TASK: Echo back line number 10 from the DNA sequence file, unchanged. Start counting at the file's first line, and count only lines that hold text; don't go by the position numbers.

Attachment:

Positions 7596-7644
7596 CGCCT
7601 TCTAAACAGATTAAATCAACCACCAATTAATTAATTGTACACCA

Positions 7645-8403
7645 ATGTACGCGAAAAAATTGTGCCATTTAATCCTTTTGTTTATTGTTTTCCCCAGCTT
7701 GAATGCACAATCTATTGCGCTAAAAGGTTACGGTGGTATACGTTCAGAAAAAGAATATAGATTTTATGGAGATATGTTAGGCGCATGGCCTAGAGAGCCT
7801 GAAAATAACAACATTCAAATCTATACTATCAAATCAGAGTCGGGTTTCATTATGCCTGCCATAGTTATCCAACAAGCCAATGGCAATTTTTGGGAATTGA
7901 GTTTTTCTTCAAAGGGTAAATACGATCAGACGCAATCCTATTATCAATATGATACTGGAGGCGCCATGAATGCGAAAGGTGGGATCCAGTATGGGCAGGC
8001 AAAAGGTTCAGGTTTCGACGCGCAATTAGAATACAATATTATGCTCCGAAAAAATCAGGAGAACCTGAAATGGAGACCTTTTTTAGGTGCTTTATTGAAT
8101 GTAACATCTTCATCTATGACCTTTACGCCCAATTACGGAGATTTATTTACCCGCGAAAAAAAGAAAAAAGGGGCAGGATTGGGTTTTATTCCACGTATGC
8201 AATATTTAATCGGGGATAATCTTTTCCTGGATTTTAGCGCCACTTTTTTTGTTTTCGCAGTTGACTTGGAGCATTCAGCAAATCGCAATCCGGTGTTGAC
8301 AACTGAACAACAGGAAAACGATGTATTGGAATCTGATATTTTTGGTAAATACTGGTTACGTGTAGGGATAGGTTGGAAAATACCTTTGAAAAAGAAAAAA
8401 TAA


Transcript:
8101 GTAACATCTTCATCTATGACCTTTACGCCCAATTACGGAGATTTATTTACCCGCGAAAAAAAGAAAAAAGGGGCAGGATTGGGTTTTATTCCACGTATGC